|Fowler & Sullivan 2011|
FOWLER, D.W., & SULLIVAN. R.M. (2011) The first giant titanosaurian sauropod from the Upper Cretaceous of North America, Acta Palaeontologica Polonica 56(4): 685-690 [free access PDF]
Argentinosaurus (Cenomanian, Argentina) is generally accepted as being the largest dinosaur so far discovered and is one of several giant titanosaurian sauropods known from the Upper Cretaceous of South America and Asia, but surprisingly not from North America. Here we present the first evidence of giant titanosaurian sauropods from the Upper Cretaceous of North America: two enormous vertebrae and a partial femur, from the Naashoibito Member of the Ojo Alamo Formation, New Mexico, and referred to Alamosaurus sanjuanensis. One of the new vertebrae, a posterior cervical, is comparable in size to a posterior cervical described for Puertasaurus: an Argentinosaurus-sized titanosaurian from the Maastrichtian of Argentina. This makes A. sanjuanensis the largest dinosaur from North America, and among the largest in the world. These findings indicate that A. sanjuanensis is diagnosed based on immature remains, which may have implications for cladistic analyses.
Post-acceptance author notes
The vertebra that we identify as a caudal (SMP VP-2104) may instead be a badly crushed dorsal from a fairly average sized Alamosaurus. However, the extremely large cervical centrum SMP-VP 1850 (upon which the principal findings of the paper are based) is correctly identiified.
In Figure 1 we reconstruct SMP VP-1850 as having neural processes that are about the same height as that of the centrum. Recent preparation by Dallas Museum of the 1999 c.f. Alamosaurus cervical series from Big Bend National Park (Javelina Fm, Texas; HD videos here and here) reveals the neural processes of posterior cervicals to be much larger than in our Figure 1. As such, SMP VP-1850 was probably even larger than we illustrate in our manuscript (and the silhouette image we created for the press release).The reconstructed model that we had made for our press release was sculpted based on the Texan material, but even here I think we may have underestimated the size of the neural processes. This illustrates that we really need to go and find a complete vertebra from one of these giants; based on the video, I think SMP VP-1850 is probably a little bit bigger than the Texas cervical series, but true comparisons awaits description of their (superb) material.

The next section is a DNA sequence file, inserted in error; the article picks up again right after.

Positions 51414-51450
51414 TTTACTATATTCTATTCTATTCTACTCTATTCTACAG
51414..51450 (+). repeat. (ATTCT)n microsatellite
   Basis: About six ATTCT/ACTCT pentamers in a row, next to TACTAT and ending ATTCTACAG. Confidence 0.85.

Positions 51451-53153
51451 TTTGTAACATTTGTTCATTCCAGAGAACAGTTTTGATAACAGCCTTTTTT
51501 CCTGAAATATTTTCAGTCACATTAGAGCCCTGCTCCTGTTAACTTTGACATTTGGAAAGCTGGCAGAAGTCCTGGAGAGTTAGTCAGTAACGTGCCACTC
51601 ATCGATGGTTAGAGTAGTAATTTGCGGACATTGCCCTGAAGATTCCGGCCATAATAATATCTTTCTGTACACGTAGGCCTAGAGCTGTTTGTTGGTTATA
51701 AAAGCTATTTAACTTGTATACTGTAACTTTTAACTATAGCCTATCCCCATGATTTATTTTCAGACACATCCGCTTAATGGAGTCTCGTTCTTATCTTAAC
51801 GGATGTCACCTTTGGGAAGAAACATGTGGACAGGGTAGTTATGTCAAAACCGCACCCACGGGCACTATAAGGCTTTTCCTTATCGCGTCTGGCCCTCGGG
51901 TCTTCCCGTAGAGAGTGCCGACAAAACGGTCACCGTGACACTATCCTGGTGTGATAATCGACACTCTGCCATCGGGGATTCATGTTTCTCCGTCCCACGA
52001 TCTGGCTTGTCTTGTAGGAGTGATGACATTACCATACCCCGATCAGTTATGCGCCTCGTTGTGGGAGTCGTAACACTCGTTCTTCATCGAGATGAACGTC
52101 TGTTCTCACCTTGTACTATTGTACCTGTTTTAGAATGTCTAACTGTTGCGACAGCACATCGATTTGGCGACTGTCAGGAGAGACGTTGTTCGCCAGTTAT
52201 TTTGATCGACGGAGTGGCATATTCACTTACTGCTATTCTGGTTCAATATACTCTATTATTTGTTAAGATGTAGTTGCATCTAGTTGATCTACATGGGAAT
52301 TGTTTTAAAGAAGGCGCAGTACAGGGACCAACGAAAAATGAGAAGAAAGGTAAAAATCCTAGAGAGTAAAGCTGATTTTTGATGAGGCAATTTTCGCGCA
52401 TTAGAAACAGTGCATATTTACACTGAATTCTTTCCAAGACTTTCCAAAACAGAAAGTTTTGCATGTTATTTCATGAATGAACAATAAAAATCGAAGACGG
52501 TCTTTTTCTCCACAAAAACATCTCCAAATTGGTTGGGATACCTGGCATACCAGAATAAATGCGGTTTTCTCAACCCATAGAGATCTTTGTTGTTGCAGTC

Press release notes & media information
For the purposes of public engagement, the press release included reference to the "biggest dinosaur", and the fact that Alamosaurus lived alongside Tyrannosaurus.
We provide a series of scaled silhouettes of Alamosaurus, Argetinosaurus, and Ruyangosaurus, all of which are known from extremely large material. Body size reconstructions of dinosaurs vary considerably, depending on the reconstructon method. The silhouettes are only rough guides and not intended as precise reconstructions (this is not possible for most giant titanosaurs, although smaller individuals of Alamosaurus are known, which give good indication of body proportions at this stage of growth). The figure was supposed to visually emphasise that Alamosaurus is comparable in size to other giant titanosaurids. In reality, there is probably not much to choose in size between the largest individuals of giant titanosaur species.
We also provide a photo of a large Tyrannosaurus tooth. This tooth was recovered from alongside remains of another Alamosaurus cervical vertebra that we are yet to recover from the field (also Naashoibito Member, Ojo Alamo Formation). Whether or not the Naashoibitosaurus Tyrannosaurus species predated upon Alamosaurus directly is unknown (and extremely difficult to demonstrate, other than in cases of healed wounds with embedded tyrannosaur teeth), but association of shed teeth with Alamosaurus bones is at possibly indicative of feeding behaviour.
Somehow, an image provided for the press release did not make it online with the others. This was an image of the actual cervical fossil reconstruction compared to Puertasaurus (Fig. 1 in the paper). A version of this image can be seen here.
Various media coverage:
[MSNBC news] - [Science Daily repeat of the press release] - [humorous take at theregister.co.uk] - [ZME Science blog] - [Fox News] - [Smithsonian blog] - [International Business Times] - [Daily Mail (UK)] -